Alpha mannosidosis type 2
Other Names for this Disease
- Alpha-mannosidosis adult-onset form
Your QuestionHow severe is it? Does it stabilize? Are there factors which exacerbate it? Are there treatments to slow or stop progression? What are signs and symptoms of end stage disease?
We have identified the following information that we hope you find helpful. If you still have questions, please contact us.
Questions on this page
- What is alpha mannosidosis type 2?
- What are the signs and symptoms of alpha mannosidosis type 2?
- Are there factors that can worsen symptoms of alpha mannosidosis type 2?
- How might alpha mannosidosis type 2 be treated?
- What is the typical long-term outlook for people with alpha mannosidosis type 2?
- How can I find a genetics professional in my area?
More common signs and symptoms of alpha mannosidosis type 2 include:
Developmental delays (e.g., motor and speech)
Weakened immune system
Cerebellar disorders (e.g., ataxia)
Occasional psychiatric symptoms (e.g., depression, anxiety, or hallucinations)
Enlarged liver and spleen (with normal function)
People with alpha-mannosidosis type 2 often have distinct facial features, including large head size, large forehead, low hair line, rounded eyebrows, large ears, wide spaced teeth, overgrown gums, large tongue, protruding jaw, and flattened bridge of the nose.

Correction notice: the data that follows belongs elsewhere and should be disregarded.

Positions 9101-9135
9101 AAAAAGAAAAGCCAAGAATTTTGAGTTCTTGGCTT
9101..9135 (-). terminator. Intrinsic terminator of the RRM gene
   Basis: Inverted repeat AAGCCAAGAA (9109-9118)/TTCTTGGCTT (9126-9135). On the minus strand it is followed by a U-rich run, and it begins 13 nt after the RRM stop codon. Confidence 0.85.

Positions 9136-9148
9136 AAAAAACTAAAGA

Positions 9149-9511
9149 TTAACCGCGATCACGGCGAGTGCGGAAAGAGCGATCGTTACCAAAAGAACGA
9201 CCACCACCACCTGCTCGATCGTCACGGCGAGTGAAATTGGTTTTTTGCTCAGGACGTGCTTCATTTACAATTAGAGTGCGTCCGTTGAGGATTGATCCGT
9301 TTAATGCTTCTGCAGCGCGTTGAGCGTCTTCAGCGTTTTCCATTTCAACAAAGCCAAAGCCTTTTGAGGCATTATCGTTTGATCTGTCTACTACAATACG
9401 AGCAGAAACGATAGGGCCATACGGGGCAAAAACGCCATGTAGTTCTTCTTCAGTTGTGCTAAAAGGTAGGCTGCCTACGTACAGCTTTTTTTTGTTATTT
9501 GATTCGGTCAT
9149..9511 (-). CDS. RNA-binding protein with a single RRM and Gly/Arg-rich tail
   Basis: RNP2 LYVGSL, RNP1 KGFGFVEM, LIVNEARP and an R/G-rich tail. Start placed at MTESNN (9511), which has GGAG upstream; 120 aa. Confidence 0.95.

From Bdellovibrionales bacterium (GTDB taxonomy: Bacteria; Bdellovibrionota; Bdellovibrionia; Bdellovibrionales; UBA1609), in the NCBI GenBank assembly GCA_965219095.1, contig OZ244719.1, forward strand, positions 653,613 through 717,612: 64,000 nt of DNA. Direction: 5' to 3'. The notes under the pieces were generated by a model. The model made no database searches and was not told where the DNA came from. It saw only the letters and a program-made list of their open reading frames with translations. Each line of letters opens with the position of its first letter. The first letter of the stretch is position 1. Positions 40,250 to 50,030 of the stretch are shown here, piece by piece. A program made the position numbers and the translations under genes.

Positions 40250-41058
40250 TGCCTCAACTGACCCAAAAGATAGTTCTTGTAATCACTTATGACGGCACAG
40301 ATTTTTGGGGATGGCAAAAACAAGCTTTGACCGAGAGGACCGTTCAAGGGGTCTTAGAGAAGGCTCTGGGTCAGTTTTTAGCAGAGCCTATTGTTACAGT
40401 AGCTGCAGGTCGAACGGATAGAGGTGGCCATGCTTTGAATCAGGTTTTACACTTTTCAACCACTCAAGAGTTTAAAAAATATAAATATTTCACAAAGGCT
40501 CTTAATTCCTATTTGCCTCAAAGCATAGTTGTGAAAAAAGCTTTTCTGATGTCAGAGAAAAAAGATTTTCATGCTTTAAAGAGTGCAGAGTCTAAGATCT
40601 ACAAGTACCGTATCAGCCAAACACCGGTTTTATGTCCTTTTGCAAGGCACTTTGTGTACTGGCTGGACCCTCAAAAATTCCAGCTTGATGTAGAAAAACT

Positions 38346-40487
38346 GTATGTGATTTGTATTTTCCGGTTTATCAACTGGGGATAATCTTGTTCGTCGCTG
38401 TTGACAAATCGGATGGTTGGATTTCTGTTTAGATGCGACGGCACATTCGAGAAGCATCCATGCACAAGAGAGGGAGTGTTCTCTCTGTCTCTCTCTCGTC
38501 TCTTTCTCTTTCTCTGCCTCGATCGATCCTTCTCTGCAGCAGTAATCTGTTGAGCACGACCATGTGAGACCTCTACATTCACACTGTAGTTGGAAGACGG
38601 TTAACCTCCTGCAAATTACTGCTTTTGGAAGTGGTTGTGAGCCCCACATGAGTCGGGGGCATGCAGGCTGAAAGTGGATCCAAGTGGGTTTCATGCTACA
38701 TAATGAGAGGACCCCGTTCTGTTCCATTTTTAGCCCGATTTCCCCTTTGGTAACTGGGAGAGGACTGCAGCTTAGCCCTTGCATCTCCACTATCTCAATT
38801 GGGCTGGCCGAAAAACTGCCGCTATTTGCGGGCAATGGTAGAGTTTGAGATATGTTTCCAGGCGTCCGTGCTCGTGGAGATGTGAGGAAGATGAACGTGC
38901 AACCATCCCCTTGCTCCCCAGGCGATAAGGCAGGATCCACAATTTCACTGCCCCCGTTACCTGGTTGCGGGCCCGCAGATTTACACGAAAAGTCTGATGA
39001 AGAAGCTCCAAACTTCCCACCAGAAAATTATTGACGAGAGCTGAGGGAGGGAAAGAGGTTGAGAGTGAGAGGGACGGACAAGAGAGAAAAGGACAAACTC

Current treatment options for alpha mannosidosis may include bone marrow transplant or peripheral blood stem cell transplantation. Enzyme replacement therapy may be an additional treatment option in the future.
Treatments to address individual symptoms are recommended as needed, such as vaccinations, antibiotics, hearing aids, glasses, orthopedic and other assistive devices, educational interventions, and speech therapy. Regular follow-up to monitor health and treatment response is advised.
Further detailed information on treatment is available at the following link to GeneReviews.
Genetics clinics are a source of information for individuals and families regarding genetic conditions, treatment, inheritance, and genetic risks to other family members. More information about genetic consultations is available from Genetics Home Reference. To find a genetics clinic, we recommend that you contact your primary healthcare provider for a referral.
The following online resources can help you find a genetics professional in your community:
- The National Society for Genetic Counselors provides a searchable directory of US and international genetic counseling services.
- The American College of Medical Genetics has a searchable database of US genetics clinics.
- The University of Kansas Medical Center provides a list of US and international genetic centers, clinics, and departments.
- The American Society of Human Genetics maintains a database of its members, which includes individuals who live outside of the United States. Visit the link to obtain a list of the geneticists in your country, some of whom may be researchers that do not provide medical care.
- Alpha-Mannosidosis. Genetic Home Reference. 2007; http://www.ghr.nlm.nih.gov/condition/alpha-mannosidosis. Accessed 10/1/2013.
- Malm D, Nilssen O. Alpha-Mannosidosis. GeneReview. 2001; http://www.ncbi.nlm.nih.gov/books/NBK1396/. Accessed 10/1/2013.
- MANNOSIDOSIS, ALPHA B, LYSOSOMAL. OMIM. Updated July 17, 2012; http://omim.org/entry/248500. Accessed 10/1/2013.